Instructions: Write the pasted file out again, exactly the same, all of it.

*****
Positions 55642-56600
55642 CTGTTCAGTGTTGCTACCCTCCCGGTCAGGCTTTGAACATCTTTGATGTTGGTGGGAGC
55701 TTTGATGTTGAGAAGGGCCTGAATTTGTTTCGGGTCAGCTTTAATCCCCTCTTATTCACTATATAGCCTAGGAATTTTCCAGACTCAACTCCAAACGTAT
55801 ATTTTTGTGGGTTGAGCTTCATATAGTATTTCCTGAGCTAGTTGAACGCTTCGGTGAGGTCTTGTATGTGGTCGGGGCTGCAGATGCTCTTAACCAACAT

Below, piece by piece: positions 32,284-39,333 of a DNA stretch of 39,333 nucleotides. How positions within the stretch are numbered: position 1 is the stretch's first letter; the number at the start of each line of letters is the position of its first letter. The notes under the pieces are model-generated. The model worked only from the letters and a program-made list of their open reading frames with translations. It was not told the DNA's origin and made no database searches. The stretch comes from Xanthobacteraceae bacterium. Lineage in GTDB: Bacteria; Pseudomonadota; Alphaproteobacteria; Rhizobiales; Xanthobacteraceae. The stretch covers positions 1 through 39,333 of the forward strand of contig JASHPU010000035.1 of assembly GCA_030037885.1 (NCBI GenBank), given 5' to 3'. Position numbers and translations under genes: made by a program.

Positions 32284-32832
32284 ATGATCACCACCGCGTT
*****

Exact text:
Positions 55642-56600
55642 CTGTTCAGTGTTGCTACCCTCCCGGTCAGGCTTTGAACATCTTTGATGTTGGTGGGAGC
55701 TTTGATGTTGAGAAGGGCCTGAATTTGTTTCGGGTCAGCTTTAATCCCCTCTTATTCACTATATAGCCTAGGAATTTTCCAGACTCAACTCCAAACGTAT
55801 ATTTTTGTGGGTTGAGCTTCATATAGTATTTCCTGAGCTAGTTGAACGCTTCGGTGAGGTCTTGTATGTGGTCGGGGCTGCAGATGCTCTTAACCAACAT

Below, piece by piece: positions 32,284-39,333 of a DNA stretch of 39,333 nucleotides. How positions within the stretch are numbered: position 1 is the stretch's first letter; the number at the start of each line of letters is the position of its first letter. The notes under the pieces are model-generated. The model worked only from the letters and a program-made list of their open reading frames with translations. It was not told the DNA's origin and made no database searches. The stretch comes from Xanthobacteraceae bacterium. Lineage in GTDB: Bacteria; Pseudomonadota; Alphaproteobacteria; Rhizobiales; Xanthobacteraceae. The stretch covers positions 1 through 39,333 of the forward strand of contig JASHPU010000035.1 of assembly GCA_030037885.1 (NCBI GenBank), given 5' to 3'. Position numbers and translations under genes: made by a program.

Positions 32284-32832
32284 ATGATCACCACCGCGTT